Last Sunday in Los Angeles, the 19-year-old Jamaican musician Koffee was called to the Grammy stage. She approached the podium in a Thom Browne three-piece suit and flashed the crowd the smile of someone who just made music history. As she accepted her award for Best Reggae Album, both her silver braces and golden Gramophone shimmered in the spotlight. She is the first female artist to win the category, and its youngest victor to date. After thanking her accomplished contenders (including Julian Marley), she said: “This one is for all of us. This one is for reggae. This one is for Jamaica.”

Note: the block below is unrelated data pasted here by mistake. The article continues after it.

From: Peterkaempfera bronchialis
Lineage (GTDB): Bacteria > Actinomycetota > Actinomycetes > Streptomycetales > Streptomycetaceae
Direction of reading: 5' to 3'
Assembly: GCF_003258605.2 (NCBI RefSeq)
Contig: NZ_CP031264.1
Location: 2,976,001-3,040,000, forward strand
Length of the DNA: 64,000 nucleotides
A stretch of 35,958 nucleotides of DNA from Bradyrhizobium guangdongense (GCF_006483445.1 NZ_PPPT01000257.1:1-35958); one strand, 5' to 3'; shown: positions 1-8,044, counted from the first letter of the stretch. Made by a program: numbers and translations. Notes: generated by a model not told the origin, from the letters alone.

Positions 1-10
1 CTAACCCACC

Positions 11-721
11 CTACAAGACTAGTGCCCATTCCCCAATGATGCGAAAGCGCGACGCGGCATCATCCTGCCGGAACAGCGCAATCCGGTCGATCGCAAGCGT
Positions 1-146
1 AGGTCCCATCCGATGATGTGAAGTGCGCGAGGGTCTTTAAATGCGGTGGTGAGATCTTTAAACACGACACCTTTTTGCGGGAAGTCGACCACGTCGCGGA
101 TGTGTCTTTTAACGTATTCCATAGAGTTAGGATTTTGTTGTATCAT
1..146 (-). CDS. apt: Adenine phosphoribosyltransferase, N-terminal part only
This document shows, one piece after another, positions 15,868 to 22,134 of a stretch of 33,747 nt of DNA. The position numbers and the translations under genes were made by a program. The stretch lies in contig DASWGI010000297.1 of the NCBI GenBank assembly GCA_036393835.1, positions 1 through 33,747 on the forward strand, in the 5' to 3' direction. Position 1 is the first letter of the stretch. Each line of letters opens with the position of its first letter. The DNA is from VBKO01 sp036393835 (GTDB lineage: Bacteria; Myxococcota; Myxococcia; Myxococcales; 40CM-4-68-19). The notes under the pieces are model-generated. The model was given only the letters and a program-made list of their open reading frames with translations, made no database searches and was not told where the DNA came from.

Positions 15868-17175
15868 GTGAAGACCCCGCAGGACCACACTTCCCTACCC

Just 3 years ago, Koffee was Mikayla Simpson of Spanish Town, Jamaica: a high school student who dreamt of becoming a pharmacist. Raised by a single mother, Koffee had a quiet and sheltered upbringing. “It’s so strange. I used to walk by the same people every day and literally nobody knew me,” she tells me, speaking on the phone a few days after her win and a few hours before a trip to the orthodontist to get her braces tightened. Now, as one of the most potent cultural exports from Jamaica in recent decades, her presence on the island rarely goes unnoticed. “I’ve been handling what’s been thrown at me fairly well, I’d say. A lot of things are new to me, but I’m slowly but surely grasping my new life as an artist.”
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